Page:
NIH Research Matters
May 9, 2011
Simple Checklist Can Catch Early Signs of Autism
A 5-minute questionnaire completed by parents during well-baby checkups can spot subtle signs of autism and developmental delays in 1-year-olds, according to a new study. Early detection and treatment of these disorders may lead to better outcomes for children.
Autism is a complex brain disorder characterized by difficulties with social interactions, poor verbal and nonverbal communication and repetitive behaviors. Itís often grouped with similar disorders that range from mild to severe and are collectively referred to as autism spectrum disorders (ASD). ASD affects about 1 in 110 American children.
Although there’s no cure for ASD, most experts agree that early intervention can improve a child’s quality of life in later years. However, many studies show a significant time lag between a parent’s first reported concerns about a child’s behavior and an eventual diagnosis of ASD.
To see if a simple screening tool might aid early detection, Dr. Karen Pierce of the University of California, San Diego, and her colleagues enlisted the help of 137 pediatricians in San Diego County. They systematically screened all children who came in for a 1-year, well-baby check-up by asking parents or caregivers to complete a brief questionnaire. The 24-question survey asked about a childís use of eye gaze, sounds, words, gestures, objects and other forms of age-appropriate communication. The physicians screened nearly 10,500 children. Their work was supported in part by NIH’s National Institute of Mental Health (NIMH) and other NIH components.
As described in the April 28, 2011, online edition of the Journal of Pediatrics, 184 babies that received a failing score in the initial screen were further evaluated and followed for up to 2 additional years. Later, 32 received a provisional or final diagnosis of autism spectrum disorder, 56 were diagnosed with language delay, 9 with developmental delay and 36 with some other form of delay. The remaining 51 children had false positive results. Overall, the brief survey correctly flagged a problem 75% of the time.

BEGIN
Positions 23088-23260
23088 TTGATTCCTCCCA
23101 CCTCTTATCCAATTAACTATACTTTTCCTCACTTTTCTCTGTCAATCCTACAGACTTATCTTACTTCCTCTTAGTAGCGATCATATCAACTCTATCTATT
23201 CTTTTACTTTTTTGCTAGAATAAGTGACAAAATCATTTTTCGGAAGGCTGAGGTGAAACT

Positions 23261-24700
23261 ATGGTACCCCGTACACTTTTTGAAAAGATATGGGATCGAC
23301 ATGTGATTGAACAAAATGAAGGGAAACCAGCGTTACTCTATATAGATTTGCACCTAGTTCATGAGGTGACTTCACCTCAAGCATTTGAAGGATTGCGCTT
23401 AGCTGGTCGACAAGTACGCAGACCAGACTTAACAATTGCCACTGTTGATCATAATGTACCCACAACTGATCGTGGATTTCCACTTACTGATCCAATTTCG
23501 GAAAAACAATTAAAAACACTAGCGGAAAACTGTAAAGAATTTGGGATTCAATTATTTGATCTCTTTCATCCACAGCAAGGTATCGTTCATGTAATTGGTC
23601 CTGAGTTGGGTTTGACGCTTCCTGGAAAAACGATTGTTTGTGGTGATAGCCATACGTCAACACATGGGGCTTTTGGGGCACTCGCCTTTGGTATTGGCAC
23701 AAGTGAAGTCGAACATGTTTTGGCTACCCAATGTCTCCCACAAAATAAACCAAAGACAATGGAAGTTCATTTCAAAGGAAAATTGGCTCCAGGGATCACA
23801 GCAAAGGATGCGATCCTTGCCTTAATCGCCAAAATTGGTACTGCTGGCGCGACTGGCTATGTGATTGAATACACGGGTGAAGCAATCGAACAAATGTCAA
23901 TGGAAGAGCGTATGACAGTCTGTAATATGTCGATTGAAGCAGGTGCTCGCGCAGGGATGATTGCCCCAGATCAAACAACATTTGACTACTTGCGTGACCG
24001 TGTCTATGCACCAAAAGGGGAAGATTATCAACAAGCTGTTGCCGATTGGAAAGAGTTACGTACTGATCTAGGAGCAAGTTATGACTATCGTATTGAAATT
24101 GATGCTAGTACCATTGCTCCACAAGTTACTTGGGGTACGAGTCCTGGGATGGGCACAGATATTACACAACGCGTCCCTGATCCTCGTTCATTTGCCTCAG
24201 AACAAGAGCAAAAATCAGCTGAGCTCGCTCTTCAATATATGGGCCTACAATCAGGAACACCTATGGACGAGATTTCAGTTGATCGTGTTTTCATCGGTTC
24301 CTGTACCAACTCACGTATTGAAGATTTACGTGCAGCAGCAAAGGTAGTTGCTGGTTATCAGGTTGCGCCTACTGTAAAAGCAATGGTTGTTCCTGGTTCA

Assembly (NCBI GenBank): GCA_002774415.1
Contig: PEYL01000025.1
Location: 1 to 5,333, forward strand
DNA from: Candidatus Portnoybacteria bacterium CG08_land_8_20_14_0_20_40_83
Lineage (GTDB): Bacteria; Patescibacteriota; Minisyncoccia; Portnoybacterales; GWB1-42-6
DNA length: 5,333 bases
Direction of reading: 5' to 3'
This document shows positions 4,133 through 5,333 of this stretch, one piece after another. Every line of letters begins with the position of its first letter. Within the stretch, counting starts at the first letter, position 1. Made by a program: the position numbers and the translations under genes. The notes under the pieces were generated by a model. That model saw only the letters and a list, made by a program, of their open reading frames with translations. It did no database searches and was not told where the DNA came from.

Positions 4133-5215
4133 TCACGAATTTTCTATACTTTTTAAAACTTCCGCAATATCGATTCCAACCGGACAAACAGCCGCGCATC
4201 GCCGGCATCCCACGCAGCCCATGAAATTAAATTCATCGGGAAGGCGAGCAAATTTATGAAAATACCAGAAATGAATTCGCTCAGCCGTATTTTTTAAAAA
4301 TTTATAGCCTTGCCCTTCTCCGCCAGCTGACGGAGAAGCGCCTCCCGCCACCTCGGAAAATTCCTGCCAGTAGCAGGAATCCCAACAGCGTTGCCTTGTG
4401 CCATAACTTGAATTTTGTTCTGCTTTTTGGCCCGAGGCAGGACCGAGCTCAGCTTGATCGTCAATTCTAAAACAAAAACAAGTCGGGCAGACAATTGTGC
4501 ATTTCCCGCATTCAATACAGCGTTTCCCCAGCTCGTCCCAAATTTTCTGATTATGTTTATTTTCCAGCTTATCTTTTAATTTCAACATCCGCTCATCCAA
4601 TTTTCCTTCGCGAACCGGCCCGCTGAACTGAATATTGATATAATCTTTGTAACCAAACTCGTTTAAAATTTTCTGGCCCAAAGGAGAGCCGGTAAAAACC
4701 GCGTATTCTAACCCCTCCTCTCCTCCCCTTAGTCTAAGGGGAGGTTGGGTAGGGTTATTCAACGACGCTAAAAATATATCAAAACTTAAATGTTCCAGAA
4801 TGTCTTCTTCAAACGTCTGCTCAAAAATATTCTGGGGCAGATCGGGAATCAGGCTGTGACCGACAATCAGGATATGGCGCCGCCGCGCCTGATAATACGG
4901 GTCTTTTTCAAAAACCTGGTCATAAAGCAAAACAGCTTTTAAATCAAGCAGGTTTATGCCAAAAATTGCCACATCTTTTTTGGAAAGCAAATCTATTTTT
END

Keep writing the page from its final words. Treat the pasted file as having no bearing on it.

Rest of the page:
After the screening test, all toddlers diagnosed with ASD or developmental delay and about 90% of those with language delay were referred for behavioral therapy. On average, the children were referred for treatment at about 17 months of age. In contrast, a 2009 study found that children generally receive an ASD diagnosis at nearly age 6 years, on average, with treatment beginning sometime later.
Besides tracking the children’s outcomes, the researchers also surveyed the participating doctors. Prior to the study, few of the pediatricians had screened infants systematically for ASD. After the study, 96% of the doctors reported satisfaction with the program and all of their practices have continued using the screening tool.
"In the context of a virtual lack of universal screening at 12 months, this program is one that could be adopted by any pediatric office, at virtually no cost, and can aid in the identification of children with true developmental delays," says Pierce. The researchers note that future research should aim to further validate and refine this screening tool, track children until a much older age and assess barriers to treatment follow-up.
- Autism Spectrum Disorders:
- Learning to Diagnose Autism Spectrum Disorders:
- Spotting Autism Spectrum Disorders:
NIH Research Matters
Bldg. 31, Rm. 5B64A, MSC 2094
Bethesda, MD 20892-2094
About NIH Research Matters
Harrison Wein, Ph.D., Editor
Vicki Contie, Assistant Editor
NIH Research Matters is a weekly update of NIH research highlights from the Office of Communications and Public Liaison, Office of the Director, National Institutes of Health.